USA v. Rafael Corona-Jimenez


UNPUBLISHED OPINION FILED. [12-50869 Affirmed] Judge: TMR , Judge: EHJ , Judge: ECP. Mandate pull date is 05/15/2014 for Appellant Rafael Corona-Jimenez [12-50869]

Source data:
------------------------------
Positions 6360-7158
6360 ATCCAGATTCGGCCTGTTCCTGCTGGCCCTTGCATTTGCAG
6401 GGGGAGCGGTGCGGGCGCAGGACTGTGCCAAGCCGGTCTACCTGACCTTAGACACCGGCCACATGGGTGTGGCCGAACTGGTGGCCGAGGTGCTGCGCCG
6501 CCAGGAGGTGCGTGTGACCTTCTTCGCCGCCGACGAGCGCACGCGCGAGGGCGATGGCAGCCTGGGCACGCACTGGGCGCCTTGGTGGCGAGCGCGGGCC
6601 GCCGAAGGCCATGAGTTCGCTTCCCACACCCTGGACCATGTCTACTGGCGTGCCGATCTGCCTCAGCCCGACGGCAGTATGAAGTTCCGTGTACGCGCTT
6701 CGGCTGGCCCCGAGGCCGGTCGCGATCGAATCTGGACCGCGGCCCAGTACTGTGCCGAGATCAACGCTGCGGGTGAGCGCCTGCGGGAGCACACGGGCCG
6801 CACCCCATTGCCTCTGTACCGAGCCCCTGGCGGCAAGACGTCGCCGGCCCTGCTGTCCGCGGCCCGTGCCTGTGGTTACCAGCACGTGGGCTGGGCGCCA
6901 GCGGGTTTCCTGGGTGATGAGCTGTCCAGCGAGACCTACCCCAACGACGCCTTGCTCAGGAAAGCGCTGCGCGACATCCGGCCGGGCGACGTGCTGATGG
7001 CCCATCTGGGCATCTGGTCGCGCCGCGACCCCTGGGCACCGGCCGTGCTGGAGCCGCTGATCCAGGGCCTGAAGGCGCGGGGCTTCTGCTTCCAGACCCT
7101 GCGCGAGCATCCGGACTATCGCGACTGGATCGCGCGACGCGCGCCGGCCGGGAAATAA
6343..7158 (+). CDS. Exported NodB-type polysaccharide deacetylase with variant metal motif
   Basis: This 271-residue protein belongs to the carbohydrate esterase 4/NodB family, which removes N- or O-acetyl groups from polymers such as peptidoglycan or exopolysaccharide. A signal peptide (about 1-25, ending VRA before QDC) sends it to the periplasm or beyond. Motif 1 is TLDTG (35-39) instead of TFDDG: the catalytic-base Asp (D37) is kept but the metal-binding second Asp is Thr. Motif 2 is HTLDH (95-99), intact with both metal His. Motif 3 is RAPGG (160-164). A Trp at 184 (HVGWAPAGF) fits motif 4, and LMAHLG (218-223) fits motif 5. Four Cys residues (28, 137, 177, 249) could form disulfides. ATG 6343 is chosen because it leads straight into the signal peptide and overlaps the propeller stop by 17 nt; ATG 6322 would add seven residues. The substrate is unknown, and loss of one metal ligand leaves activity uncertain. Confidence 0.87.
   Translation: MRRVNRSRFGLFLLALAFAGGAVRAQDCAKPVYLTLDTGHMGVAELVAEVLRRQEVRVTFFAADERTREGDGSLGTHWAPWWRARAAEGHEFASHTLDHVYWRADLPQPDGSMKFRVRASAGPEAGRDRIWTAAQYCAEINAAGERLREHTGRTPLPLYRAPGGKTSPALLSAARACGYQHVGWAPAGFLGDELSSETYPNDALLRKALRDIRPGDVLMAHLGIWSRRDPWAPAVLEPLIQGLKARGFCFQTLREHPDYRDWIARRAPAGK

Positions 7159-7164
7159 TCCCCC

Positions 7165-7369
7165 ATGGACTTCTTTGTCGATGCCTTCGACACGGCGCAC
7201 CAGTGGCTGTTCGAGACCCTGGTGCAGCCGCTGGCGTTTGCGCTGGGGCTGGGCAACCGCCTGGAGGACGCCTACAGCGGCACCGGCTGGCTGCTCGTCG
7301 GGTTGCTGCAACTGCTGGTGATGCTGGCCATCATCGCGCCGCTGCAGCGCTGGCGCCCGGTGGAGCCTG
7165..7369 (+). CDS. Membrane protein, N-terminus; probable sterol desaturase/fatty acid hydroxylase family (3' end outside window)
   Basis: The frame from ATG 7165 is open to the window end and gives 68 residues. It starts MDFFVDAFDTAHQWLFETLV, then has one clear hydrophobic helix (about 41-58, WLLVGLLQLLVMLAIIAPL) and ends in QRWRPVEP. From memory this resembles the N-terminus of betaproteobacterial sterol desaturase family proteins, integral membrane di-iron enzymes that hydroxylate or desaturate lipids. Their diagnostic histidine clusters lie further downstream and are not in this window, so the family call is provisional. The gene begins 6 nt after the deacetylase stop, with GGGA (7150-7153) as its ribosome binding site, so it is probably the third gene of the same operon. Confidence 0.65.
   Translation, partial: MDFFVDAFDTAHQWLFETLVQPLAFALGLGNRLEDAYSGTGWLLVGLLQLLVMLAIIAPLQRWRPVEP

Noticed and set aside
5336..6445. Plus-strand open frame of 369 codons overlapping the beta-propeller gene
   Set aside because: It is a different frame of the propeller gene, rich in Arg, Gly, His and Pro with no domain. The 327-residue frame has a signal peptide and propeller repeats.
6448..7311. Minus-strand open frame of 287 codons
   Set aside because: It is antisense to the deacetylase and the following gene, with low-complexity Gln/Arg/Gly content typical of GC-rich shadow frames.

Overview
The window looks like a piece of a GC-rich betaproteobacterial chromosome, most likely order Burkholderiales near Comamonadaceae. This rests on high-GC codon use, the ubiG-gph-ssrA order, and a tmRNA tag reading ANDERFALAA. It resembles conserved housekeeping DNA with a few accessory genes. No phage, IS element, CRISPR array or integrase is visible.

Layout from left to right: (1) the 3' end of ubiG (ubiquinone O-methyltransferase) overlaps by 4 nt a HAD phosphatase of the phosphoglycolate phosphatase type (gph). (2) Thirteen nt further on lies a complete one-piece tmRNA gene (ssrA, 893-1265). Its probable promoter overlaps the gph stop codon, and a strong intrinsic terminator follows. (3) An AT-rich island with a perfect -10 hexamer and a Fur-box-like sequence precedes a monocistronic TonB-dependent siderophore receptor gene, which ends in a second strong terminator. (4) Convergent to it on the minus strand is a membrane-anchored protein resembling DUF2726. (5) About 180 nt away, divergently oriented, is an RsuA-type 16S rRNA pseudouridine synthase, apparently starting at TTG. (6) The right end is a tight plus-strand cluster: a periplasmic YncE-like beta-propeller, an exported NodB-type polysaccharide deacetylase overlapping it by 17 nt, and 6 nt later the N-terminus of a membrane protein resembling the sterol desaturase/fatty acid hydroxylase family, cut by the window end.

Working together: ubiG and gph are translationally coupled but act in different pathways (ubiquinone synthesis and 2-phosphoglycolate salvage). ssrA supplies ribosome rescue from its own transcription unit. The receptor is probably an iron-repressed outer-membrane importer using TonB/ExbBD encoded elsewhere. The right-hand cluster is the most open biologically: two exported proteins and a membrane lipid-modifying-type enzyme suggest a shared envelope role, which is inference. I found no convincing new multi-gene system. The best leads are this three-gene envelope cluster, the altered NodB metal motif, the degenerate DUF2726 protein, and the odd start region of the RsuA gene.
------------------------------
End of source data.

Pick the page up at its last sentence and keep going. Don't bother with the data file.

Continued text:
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Case: 12-50869 Document: 00512607547 Page: 1 Date Filed: 04/24/2014 IN THE UNITED STATES COURT OF APPEALS FOR THE FIFTH CIRCUIT No. 12-50869 Summary Calendar United States Court of Appeals Fifth Circuit FILED April 24, 2014 Lyle W. Cayce Clerk UNITED STATES OF AMERICA, Plaintiff-Appellee v. RAFAEL CORONA-JIMENEZ, also known as Rafael Corrona-Jimenez, Defendant-Appellant Appeal from the United States District Court for the Western District of Texas USDC No. 2:10-CR-224-1 Before REAVLEY, JONES, and PRADO, Circuit Judges. PER CURIAM: * Rafael Corona-Jimenez was convicted by a jury of illegal reentry into the United States after deportation and was sentenced to 60 months of imprisonment and three years of supervised release. He argues that the aboveguidelines sentence is substantively unreasonable because it was greater than necessary to satisfy the sentencing goals of 18 U.S.C. § 3553(a). CoronaJimenez asserts that his offense of illegal reentry was, at most, an Pursuant to 5TH CIR. R. 47.5, the court has determined that this opinion should not be published and is not precedent except under the limited circumstances set forth in 5TH CIR. R. 47.5.4. * Case: 12-50869 Document: 00512607547 Page: 2 Date Filed: 04/24/2014 No. 12-50869 international trespass and that the district court gave inordinate weight to his prior offenses. We review sentences for reasonableness in light of the § 3553(a) factors. See United States v. Mares, 402 F.3d 511, 519-20 (5th Cir. 2005). CoronaJimenez has not established that his sentence was substantively unreasonable. We have rejected his argument that the Guidelines overstate the seriousness of illegal reentry because it is simply an international trespass offense. See United States v. Juarez-Duarte, 513 F.3d 204, 212 (5th Cir. 2008). Also, the record reflects that the district court had an adequate basis for the sentence imposed and was guided by the § 3553(a) factors in deciding that an upward variance was merited. The district court made an individualized assessment and concluded that the guidelines range did not adequately take into account the § 3553(a) factors, including Corona-Jimenez’s criminal history and characteristics, the need to promote respect for the laws of the United States, the need to impose a just punishment, the need to deter future crimes, and the need to protect the public. To the extent that Corona-Jimenez disagrees with his sentence and the district court’s weighing of the § 3553(a) factors, he has not shown that the district court abused its discretion on that basis. See Gall v. United States, 522 U.S. 38, 51 (2007). Furthermore, under the totality of the circumstances, the 60-month sentence was not so disproportionate as to overcome the factors supporting its imposition. See United States v. Brantley, 537 F.3d 347, 348-50 (5th Cir. 2008). AFFIRMED. 2

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